• Usually over sheathing boards or plywood.
      • Many designs and profiles. 
      • Screw head location is critical to installation methods
        • To protect panel from screw heads abrading the underside of panels, use corrugated sheets under panels or exchange hex head screws with pan heads or cover screw heads with dollop of sililcon and let it set-up before installation.
      • Can often mount directly to roof but, because of varied contour, strut channel is recommended on many profiles
        • Contact us with picture and/or cross-sectional drawing of roof to determine best method
      • Standing-seam roofs require special consideration
        • Special S-5 clamps are available to attach to seam and avoid any need to penetrate roof.
    • Pitch and gravel (or tar and gravel). 
      • No longer common, thankfully
      • Difficult to seal to due the granular nature of the gravel
        • Gravel must be cleared wherever tie-down cleat connections are made to roof
      • Use corrugated sheets under panels to protect them from abrasion from gravel
      • Recommend re-roofing with another roof type or contact us for more detail mounting instructions.
  • SUB-ROOFS are important too.  This is the structure to which the roofing is secured.  If you have an attic area under the panel location, you can always check out the type of sub-roof you have.  You shouldn't need to get up into the attic to mount panels to roof unless using racks.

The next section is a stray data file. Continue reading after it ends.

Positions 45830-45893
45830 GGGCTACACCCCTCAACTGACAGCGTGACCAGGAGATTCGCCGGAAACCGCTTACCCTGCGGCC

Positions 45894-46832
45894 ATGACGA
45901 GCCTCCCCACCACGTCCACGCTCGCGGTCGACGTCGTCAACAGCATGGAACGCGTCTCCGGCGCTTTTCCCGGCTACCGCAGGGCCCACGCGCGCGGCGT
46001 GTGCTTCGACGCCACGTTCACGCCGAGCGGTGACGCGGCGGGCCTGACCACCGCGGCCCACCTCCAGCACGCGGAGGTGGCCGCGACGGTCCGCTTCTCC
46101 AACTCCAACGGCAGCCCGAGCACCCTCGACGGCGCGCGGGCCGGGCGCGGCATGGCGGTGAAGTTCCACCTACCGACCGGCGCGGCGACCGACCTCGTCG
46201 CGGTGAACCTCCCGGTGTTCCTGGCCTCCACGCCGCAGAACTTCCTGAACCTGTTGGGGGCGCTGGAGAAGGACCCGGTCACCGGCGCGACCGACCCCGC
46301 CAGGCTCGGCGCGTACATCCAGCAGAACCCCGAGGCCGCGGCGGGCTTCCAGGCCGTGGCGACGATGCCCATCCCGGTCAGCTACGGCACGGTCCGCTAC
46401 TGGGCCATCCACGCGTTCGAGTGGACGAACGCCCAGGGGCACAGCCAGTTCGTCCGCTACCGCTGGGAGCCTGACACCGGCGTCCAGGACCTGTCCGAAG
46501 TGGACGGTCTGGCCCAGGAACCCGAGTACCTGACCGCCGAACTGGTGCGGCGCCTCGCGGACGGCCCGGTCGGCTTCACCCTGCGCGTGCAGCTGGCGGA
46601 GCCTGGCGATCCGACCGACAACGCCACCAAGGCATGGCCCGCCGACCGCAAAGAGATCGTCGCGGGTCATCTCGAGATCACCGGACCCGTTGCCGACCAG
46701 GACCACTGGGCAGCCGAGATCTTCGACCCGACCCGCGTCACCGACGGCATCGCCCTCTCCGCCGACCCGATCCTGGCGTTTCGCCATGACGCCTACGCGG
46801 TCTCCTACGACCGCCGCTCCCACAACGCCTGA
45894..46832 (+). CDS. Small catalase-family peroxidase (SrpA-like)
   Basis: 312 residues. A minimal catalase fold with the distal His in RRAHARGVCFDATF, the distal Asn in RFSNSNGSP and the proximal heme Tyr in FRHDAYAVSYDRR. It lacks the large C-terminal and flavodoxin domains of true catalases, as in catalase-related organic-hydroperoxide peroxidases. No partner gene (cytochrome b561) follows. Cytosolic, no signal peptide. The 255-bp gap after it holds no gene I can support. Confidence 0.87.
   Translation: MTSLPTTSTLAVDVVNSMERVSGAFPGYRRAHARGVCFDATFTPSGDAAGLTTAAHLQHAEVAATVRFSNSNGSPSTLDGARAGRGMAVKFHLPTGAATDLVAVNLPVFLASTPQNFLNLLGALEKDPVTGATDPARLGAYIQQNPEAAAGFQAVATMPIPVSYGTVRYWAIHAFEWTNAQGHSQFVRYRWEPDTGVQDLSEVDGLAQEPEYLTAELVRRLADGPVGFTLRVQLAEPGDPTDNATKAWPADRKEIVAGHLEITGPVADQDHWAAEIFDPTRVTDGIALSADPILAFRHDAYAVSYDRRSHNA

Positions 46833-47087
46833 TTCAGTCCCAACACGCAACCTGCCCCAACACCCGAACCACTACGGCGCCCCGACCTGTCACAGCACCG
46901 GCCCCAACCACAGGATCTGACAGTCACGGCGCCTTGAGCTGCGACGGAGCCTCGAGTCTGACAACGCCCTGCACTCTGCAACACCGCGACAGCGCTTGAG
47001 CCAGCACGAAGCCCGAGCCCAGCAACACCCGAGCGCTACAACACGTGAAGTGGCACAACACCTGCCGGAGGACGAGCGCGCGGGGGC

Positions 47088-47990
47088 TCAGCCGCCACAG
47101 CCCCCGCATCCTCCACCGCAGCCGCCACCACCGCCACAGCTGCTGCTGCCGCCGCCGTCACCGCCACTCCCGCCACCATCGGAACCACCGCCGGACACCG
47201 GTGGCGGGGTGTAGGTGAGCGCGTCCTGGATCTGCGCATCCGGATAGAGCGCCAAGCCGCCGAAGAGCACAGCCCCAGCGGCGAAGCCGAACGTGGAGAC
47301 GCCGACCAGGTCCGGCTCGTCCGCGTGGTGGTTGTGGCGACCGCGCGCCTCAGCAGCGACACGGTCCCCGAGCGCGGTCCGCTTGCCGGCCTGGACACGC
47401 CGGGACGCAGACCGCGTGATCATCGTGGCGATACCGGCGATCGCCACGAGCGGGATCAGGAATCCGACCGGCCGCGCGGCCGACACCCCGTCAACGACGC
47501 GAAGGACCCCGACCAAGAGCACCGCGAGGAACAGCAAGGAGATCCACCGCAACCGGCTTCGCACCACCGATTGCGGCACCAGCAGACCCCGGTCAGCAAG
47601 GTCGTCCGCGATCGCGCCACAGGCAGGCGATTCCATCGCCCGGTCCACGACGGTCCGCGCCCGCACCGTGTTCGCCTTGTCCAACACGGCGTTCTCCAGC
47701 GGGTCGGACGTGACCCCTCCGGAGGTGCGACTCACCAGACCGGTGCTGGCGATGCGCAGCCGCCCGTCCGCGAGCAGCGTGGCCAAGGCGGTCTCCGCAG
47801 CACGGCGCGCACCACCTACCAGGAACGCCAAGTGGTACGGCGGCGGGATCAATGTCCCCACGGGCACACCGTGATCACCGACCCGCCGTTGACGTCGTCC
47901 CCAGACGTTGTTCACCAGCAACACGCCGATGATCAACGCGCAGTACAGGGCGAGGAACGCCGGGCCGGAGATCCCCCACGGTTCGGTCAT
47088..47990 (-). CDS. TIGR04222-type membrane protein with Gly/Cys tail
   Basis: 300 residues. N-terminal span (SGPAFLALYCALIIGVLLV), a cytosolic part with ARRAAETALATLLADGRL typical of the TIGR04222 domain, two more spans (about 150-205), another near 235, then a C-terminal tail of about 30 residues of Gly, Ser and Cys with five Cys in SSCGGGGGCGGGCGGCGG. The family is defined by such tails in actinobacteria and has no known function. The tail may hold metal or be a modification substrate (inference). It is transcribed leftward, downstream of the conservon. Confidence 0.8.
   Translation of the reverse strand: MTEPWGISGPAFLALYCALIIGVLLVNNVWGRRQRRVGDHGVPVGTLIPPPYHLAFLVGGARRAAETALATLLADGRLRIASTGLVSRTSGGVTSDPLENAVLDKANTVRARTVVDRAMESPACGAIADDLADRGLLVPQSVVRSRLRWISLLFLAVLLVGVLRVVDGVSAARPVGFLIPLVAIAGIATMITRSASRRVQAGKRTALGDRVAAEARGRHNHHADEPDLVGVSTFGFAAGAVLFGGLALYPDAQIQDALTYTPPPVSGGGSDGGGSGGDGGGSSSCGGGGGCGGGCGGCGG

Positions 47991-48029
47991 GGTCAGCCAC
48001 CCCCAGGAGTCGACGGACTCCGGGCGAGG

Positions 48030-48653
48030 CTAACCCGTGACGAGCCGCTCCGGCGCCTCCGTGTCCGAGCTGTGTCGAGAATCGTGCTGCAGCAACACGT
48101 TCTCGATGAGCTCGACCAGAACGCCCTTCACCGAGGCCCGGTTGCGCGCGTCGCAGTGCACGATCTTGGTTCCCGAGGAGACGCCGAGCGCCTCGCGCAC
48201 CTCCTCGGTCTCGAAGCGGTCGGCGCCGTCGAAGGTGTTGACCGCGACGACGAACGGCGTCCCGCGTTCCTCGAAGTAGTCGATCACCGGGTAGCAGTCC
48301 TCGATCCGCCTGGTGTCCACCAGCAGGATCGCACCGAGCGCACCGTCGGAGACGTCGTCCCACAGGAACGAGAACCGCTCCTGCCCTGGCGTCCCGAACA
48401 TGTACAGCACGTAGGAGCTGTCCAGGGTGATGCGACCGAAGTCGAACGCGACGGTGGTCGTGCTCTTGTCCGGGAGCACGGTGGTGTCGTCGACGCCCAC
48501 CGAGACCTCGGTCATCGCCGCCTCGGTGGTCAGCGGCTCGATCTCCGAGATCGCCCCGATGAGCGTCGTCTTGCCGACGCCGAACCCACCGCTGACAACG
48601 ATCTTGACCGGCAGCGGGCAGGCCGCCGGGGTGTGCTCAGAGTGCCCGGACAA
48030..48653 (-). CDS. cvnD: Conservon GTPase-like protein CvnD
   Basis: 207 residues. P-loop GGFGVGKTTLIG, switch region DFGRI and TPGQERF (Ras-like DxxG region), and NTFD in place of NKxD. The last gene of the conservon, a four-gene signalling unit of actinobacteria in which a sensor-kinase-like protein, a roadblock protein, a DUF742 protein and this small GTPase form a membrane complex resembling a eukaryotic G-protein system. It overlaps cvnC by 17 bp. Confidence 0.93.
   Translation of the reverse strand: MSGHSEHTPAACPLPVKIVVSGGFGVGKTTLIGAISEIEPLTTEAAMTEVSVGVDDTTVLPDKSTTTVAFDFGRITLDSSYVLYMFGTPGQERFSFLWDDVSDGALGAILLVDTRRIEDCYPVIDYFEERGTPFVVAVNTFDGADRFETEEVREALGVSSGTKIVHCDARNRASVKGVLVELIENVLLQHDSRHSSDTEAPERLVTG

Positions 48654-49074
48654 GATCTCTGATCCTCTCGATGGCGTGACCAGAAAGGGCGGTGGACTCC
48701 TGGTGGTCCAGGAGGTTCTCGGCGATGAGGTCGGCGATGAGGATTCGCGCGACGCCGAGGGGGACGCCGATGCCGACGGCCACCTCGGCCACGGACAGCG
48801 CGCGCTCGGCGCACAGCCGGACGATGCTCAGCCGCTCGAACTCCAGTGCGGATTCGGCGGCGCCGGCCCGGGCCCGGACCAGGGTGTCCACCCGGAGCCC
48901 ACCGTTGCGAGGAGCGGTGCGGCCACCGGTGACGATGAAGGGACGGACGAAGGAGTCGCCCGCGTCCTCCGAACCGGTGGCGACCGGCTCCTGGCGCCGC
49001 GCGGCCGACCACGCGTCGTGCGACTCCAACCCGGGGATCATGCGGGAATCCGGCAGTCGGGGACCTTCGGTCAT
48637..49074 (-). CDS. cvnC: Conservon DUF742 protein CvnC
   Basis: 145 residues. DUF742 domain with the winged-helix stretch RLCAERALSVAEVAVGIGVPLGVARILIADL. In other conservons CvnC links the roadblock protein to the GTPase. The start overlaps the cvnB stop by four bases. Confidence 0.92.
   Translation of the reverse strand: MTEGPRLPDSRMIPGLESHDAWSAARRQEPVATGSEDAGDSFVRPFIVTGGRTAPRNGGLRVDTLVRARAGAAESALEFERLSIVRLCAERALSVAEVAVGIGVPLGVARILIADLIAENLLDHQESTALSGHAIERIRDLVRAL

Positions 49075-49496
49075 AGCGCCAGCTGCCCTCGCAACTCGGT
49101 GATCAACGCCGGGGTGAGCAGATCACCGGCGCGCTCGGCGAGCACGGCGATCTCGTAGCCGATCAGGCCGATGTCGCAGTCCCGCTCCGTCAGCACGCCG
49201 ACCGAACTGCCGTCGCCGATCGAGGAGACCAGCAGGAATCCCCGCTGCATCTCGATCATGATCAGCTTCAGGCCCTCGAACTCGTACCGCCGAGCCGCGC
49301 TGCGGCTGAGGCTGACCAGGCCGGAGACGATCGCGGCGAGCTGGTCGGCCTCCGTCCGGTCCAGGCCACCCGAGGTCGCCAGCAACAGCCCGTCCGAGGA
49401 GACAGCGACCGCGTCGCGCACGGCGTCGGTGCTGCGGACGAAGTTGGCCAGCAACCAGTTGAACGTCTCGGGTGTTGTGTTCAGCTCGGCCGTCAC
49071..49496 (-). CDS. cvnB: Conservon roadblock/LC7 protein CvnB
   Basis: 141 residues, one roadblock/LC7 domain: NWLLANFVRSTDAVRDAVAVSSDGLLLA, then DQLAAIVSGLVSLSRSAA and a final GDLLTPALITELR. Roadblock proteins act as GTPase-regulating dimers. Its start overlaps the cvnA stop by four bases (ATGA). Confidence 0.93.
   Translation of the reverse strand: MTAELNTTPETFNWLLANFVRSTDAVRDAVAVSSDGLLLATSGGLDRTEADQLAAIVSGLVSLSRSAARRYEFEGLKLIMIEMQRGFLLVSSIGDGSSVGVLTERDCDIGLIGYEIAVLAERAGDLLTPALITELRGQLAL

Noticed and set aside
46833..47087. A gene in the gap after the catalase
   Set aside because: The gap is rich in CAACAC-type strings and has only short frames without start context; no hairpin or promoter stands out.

• This is usually plywood or sheathing boards
    • What's under the sub-roof is most critical since you don't want lag bolts sticking through your ceiling.


  • CEILING TYPE.  You need to determine if you have standard flat ceiling with attic above, vaulted, or open beam ceilings.  All these site issues need to be addressed before mounting procedure is determined. 
    • Open beam ceiling probably should use strut channel to secure to beams rather than the tongue and groove (T&G) boards across them, especially when only 1" thick. 
    • You don't want to use lag bolts that can potentially penetrate through ceiling.

What is strut channel? 

Strut channel is steel and comes in a low profile steel design (roughly 13/16" x 1 5/8") or high profile that is 1 5/8" square.  It goes by many names but is readily available from electrical wholesale outlets, Home Depots (galvanized or zinc-chromate gold) or Lowe's (zinc chromate).  We recommend the chromate type since it is more durable in adverse climates like Hawaii or coastal situations but galvanized is usually fine too.  It cost about $1.20/foot.

  • Strong and durable with rounded edges
  • Multi-slotted for ease of mounting as needed to roof rafters or rack supports
    • Slots are large so use fender washer when bolting together
  • Allows for fewer roof penetrations on tile and metal roofs or with open beam ceilings
  • Uses strut-nuts that lock onto strut channel--very cool
    • strut nuts come with various threaded hole sizes.  Use 1/4" since our cleats have only a 1/4" hole.
  • Panel cleat attaches to strut nut using a 1/4" x1" machine screw
  • Click on following pictures for, larger, more detailed view

cross-section of strut

top view

three types of strut nuts

nuts attached to channel

panel tie-down cleat with strut

strut shown under mounted panel

strut at end of panel bank

mounted panel

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Page last updated:
May 28, 2014